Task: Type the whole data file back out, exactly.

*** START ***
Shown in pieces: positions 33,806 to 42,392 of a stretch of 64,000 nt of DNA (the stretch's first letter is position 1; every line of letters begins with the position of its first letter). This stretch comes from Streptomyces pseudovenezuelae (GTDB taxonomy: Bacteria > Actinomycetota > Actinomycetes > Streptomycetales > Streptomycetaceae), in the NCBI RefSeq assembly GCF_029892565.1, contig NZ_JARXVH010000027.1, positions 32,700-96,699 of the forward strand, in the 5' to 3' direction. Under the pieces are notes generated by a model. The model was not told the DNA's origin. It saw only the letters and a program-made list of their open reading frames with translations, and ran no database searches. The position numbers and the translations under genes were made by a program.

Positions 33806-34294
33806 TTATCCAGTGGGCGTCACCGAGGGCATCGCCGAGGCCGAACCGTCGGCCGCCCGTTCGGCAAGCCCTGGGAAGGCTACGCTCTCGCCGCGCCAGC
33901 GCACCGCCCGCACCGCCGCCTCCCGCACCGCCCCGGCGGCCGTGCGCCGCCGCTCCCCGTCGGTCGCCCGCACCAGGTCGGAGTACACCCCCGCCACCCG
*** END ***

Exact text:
Shown in pieces: positions 33,806 to 42,392 of a stretch of 64,000 nt of DNA (the stretch's first letter is position 1; every line of letters begins with the position of its first letter). This stretch comes from Streptomyces pseudovenezuelae (GTDB taxonomy: Bacteria > Actinomycetota > Actinomycetes > Streptomycetales > Streptomycetaceae), in the NCBI RefSeq assembly GCF_029892565.1, contig NZ_JARXVH010000027.1, positions 32,700-96,699 of the forward strand, in the 5' to 3' direction. Under the pieces are notes generated by a model. The model was not told the DNA's origin. It saw only the letters and a program-made list of their open reading frames with translations, and ran no database searches. The position numbers and the translations under genes were made by a program.

Positions 33806-34294
33806 TTATCCAGTGGGCGTCACCGAGGGCATCGCCGAGGCCGAACCGTCGGCCGCCCGTTCGGCAAGCCCTGGGAAGGCTACGCTCTCGCCGCGCCAGC
33901 GCACCGCCCGCACCGCCGCCTCCCGCACCGCCCCGGCGGCCGTGCGCCGCCGCTCCCCGTCGGTCGCCCGCACCAGGTCGGAGTACACCCCCGCCACCCG